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Leaning into Lent

Genesis 1 on a mobile phone held by some in their left hand

Sunday 25th February
Year B: The Second Sunday of Lent
Liturgical Colour: Purple or Lent array


  • Psalm 22: 22-30
  • Genesis 17: 1-7, 15-16
  • Romans 4: 13-25
  • Mark 8: 31-38

Old Testament reading

Today’s Old Testament reading from Genesis is part of the book’s wide sweep of the history of God’s relationship with key individuals from Adam and Eve to the last days of Joseph. The book has four cycles; the primordial history (chapters 1-11), the Abraham cycle (12.1-25.8), the Jacob cycle (25.19-36.43), and the saga of Joseph and his brothers (chapters 37-50).

It is really helpful to have an overview of the whole book. This enables us to put each individual part of the story into context. To do this you might read something like the 100 Minute Bible, or even easier, watch these two short videos, Genesis 1-11 and Genesis 12-50.

However, helpful though this simplistic telling is in providing a sketch of the whole book, by nature, it ignores the very many different nuances in the writing. To explore this means taking a delve into what is known as biblical criticism. (Criticism doesn’t mean knocking it, it means digging deeper.) There are several ‘tools’ of biblical criticism that ask different questions. Two well-suited to exploring Genesis are known as source criticism, which asks what earlier sources were drawn upon when the book was created, and redaction criticism, which asks why some things from those sources were included and others left out.

Genesis was traditionally thought to have been written as a whole by Moses. Later historical scholarship identified three main sources, which it was argued had been carefully woven together into a coherent whole. These are named J, E and P. J was thought to be the source that uses the divine name YHWH, ‘Lord’ in the Hebrew text; E, the source that uses the divine name Elohim, God’, and P coming from what is known as the Priestly source. They date from the tenth/ninth, eighth and sixth centuries B.C.E. respectively.  These sources were also thought to appear throughout the rest of the Pentateuch where they are joined by a fourth source, D, Deuteronomy (meaning second law) especially, unsurprisingly, in the book of Deuteronomy.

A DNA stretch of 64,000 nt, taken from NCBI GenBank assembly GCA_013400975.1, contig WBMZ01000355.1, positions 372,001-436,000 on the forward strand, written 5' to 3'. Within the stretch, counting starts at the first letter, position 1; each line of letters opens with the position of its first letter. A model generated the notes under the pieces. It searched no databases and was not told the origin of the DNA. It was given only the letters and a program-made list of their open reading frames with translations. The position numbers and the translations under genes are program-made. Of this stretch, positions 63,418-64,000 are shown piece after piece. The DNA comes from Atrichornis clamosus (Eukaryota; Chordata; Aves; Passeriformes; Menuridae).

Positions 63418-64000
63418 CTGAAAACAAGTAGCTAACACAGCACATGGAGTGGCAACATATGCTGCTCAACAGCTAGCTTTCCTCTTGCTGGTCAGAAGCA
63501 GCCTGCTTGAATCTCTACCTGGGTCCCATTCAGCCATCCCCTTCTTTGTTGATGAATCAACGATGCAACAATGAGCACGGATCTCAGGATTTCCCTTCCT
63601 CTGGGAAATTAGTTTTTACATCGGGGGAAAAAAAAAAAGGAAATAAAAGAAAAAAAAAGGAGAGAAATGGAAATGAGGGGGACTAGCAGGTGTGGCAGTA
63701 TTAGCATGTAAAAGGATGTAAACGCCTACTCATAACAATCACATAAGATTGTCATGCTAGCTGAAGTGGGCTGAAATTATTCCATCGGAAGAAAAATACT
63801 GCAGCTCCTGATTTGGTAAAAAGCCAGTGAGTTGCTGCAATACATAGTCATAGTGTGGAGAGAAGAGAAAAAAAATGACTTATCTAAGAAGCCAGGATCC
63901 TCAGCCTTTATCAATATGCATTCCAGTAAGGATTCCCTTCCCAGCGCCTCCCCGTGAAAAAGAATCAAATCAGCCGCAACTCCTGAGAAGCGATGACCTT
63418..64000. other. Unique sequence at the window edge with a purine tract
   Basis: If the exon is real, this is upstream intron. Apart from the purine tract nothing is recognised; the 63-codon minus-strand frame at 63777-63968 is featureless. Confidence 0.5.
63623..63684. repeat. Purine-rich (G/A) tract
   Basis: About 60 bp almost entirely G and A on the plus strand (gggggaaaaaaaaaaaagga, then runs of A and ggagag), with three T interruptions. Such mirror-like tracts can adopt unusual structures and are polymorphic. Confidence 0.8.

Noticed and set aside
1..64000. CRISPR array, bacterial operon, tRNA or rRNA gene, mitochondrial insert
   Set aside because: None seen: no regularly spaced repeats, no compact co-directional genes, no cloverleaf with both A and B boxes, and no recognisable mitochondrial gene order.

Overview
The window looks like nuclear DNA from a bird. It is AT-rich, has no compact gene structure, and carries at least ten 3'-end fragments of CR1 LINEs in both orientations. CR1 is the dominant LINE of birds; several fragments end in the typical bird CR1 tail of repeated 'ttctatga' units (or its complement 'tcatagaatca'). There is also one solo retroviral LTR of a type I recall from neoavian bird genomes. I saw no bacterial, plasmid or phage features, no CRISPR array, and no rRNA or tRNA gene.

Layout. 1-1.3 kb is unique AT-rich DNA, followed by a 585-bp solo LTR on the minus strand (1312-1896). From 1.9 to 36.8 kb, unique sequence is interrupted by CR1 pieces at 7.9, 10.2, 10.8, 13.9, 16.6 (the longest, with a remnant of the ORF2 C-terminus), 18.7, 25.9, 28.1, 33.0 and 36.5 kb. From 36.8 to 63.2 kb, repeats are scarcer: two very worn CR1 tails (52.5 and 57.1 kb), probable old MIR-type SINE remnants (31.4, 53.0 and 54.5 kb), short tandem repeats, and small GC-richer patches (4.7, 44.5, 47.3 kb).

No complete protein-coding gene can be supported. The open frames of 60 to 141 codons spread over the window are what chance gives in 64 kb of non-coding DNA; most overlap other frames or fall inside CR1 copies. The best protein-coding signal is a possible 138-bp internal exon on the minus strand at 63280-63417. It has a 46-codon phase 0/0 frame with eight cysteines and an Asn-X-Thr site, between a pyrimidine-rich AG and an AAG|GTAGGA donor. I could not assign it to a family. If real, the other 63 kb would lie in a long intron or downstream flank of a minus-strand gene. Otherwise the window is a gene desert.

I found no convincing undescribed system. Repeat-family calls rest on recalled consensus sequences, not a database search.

More recently this theory has been criticised for being over-simplistic, especially in terms of the sharp division between J and E. The consensus is now moving towards the idea that several series of layers of text were added to the scripture over time rather than the four sources being ‘sewn’ together at a certain point. This would also account for some of the repetitions and differences in accounts of key events; the most obvious being creation and the flood. Of course, scholars disagree about all of this. (That is, after all, their job!)

Gospel Reading

Lent is a time for resisting temptation. Last week in the account of Jesus’ time in the desert this temptation was personified as Satan. This week Jesus uses the same language to identify the nature of the temptation via Peter’s plea to step away from his calling. He rebukes Peter for having his mind set on human rather than heavenly things. The word Satan is an English translation of a Hebrew word meaning adversary. In the Old Testament this is most obviously illustrated in the Book of Job. In the New Testament, and especially in Mark, Satan moves from being adversary to enemy. There are any number of ways of interpreting this character, from myth, to spiritual reality, to psychological, social and economic forces.


The term ‘lean into’ has become quite fashionable recently. It means a combination of ‘making a determined effort with’, ‘to embrace and experience fully’ and ‘to respond to wholeheartedly’.  God established a covenant with Abraham based upon trust and he leaned into it, forsaking what was already known and possessed for God’s promise. Jesus leaned into his calling before God, forsaking the temptation of an easier path, and invited his disciples to do the same.

I wonder what temptations we are each facing, to stay with what is known or take an easier path this Lent?  May all that is good and holy help us to lean into our calling, whatever that might be.